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October 27, 2021

Criminal Justice Reform

ABA asks Senate to Act Now on Bipartisan Bills

“The time has come to act,” wrote ABA President Reginald M. Turner.

“The time has come to act,” wrote ABA President Reginald M. Turner.

The ABA has urged the Senate to promptly enact critical criminal justice reforms and expressed encouragement about reports that Senate leaders may take up take up three bills targeting specific corrections and sentencing issues this year.

“The time has come to act,” wrote ABA President Reginald M. Turner in an October 8, 2021, letter to Senate Majority Leader Charles E. Schumer and Minority Leader Mitch McConnell.

The ABA is looking for opportunities to include ABA-supported criminal justice reform priorities in any criminal justice package of bills that have the potential to move on the Hill this Congress.

Schumer and McConnell intend to bring to the Senate floor this fall S. 1014 (the First Step Implementation Act); S. 312 (the COVID-19 Safer Detention Act): and S. 601 (the Prohibiting Punishment of Acquitted Conduct Act) — each addressing important problems in the U.S. criminal justice system.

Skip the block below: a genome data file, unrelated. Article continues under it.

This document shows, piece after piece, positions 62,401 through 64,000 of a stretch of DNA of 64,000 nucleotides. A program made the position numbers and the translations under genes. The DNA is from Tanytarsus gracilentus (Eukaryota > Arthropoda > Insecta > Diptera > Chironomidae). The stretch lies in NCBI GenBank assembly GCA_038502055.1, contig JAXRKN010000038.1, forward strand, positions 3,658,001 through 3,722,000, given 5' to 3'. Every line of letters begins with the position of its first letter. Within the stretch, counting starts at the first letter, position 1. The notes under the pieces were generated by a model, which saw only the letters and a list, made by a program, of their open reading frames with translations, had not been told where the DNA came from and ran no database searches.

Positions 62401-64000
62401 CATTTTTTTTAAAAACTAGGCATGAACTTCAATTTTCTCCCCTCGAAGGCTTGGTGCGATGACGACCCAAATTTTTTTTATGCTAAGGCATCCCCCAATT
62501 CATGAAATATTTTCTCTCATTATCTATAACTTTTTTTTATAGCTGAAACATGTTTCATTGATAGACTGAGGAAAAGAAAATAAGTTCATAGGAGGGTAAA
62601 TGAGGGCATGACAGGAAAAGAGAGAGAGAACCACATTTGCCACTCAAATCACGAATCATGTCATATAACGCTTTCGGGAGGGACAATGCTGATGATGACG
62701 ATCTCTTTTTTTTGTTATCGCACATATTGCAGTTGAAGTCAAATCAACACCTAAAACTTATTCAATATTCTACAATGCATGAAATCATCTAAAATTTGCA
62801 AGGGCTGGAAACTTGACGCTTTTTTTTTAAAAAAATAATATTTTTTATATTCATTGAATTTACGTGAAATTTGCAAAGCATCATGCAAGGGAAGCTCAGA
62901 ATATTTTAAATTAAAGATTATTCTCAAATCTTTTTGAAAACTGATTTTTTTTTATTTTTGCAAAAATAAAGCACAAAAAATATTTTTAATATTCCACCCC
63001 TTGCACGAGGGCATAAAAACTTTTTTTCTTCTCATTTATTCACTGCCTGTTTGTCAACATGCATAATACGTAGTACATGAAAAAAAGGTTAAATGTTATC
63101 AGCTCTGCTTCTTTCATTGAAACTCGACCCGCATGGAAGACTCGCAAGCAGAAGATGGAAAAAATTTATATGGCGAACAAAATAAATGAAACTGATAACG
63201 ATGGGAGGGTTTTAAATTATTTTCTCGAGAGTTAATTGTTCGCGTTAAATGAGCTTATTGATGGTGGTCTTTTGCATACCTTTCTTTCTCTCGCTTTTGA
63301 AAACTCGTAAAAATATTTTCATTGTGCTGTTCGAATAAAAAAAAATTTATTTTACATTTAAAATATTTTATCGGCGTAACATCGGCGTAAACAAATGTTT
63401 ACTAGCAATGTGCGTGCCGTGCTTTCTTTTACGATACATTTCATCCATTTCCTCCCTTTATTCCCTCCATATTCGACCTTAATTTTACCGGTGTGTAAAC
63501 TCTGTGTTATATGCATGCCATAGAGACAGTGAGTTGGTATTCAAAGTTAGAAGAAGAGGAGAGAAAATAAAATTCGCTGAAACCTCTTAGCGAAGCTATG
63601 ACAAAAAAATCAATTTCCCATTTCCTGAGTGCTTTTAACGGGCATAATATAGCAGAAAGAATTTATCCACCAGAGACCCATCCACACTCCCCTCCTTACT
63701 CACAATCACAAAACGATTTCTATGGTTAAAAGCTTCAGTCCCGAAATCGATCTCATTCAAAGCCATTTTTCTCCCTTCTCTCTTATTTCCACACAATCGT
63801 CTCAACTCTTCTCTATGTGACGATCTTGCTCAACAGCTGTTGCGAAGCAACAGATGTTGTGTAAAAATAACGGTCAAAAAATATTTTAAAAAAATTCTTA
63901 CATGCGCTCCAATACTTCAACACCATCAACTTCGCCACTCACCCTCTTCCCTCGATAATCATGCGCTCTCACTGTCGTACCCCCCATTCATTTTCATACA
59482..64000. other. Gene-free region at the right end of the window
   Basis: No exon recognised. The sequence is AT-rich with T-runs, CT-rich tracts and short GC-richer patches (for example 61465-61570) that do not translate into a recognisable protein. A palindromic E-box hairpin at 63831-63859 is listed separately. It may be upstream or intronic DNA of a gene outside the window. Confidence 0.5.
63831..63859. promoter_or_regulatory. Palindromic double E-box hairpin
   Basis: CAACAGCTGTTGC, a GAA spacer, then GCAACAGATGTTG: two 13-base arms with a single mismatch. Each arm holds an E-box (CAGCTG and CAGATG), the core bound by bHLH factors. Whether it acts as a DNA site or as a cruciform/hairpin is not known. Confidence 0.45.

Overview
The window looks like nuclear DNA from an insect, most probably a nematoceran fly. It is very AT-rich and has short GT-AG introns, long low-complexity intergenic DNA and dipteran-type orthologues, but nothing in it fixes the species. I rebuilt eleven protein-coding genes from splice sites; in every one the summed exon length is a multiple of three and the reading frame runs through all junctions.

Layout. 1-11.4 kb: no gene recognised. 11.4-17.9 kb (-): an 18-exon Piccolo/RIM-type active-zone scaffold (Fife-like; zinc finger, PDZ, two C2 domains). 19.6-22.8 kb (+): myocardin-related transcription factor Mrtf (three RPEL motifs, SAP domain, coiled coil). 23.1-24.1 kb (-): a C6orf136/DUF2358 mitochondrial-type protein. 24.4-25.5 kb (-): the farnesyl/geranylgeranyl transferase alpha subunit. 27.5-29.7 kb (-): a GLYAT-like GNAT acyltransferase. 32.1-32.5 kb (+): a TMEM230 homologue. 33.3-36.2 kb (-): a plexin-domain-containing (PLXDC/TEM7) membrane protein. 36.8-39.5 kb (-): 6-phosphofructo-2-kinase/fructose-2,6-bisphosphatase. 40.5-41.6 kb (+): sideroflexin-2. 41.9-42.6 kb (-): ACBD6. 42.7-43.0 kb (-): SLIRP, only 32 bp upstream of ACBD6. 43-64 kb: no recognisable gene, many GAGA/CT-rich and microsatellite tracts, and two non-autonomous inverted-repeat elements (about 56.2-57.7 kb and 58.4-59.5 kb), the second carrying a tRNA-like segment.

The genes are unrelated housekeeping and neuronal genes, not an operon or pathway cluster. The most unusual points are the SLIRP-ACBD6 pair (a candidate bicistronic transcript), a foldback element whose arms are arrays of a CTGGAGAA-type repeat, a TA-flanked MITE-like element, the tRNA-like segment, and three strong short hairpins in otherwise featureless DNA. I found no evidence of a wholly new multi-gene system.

The ABA has not taken a position on these three bills, but it is asking the Senate to include three other criminal justice reform bills in any floor package considered this year: H.R. 546 (the Effective Assistance of Counsel in the Digital Era Act); S. 79/H.R. 1693 (the EQUAL Act); and S. 998 (the Driving for Opportunity Act).

H.R. 546 seeks to protect the attorney-client privilege and the Sixth Amendment right to counsel by prohibiting the federal government from monitoring email messages between those in prison and their lawyers.

S. 79/H.R. 1693, the EQUAL Act, would finally eliminate any disparity in sentencing for offenses involving crack versus powder cocaine.

S. 998, the bipartisan Driving for Opportunity Act, which is consistent with the ABA Ten Guidelines on Court Fines and Fees, would incentivize states to end the self-defeating practice of suspending driver’s licenses and car registrations due to unpaid fees and fines.

While ABA policy supports many other criminal justice reforms besides those reflected in these bills, these three are the only ones currently pending with bipartisan support that meet the current Senate criteria for potential movement this fall. We will continue to advocate on other important reforms as opportunities arise.

In his letter, ABA President Turner urged Schumer and McConnell to prioritize continued reforms to the criminal justice system. “The failure to address these issues over many years has led to crisis in communities, especially for People of Color,” Turner’s letter said. “By continuing to overcriminalize and overincarcerate, we as a nation have both undermined public confidence in our justice system and failed to solve our societal problems.”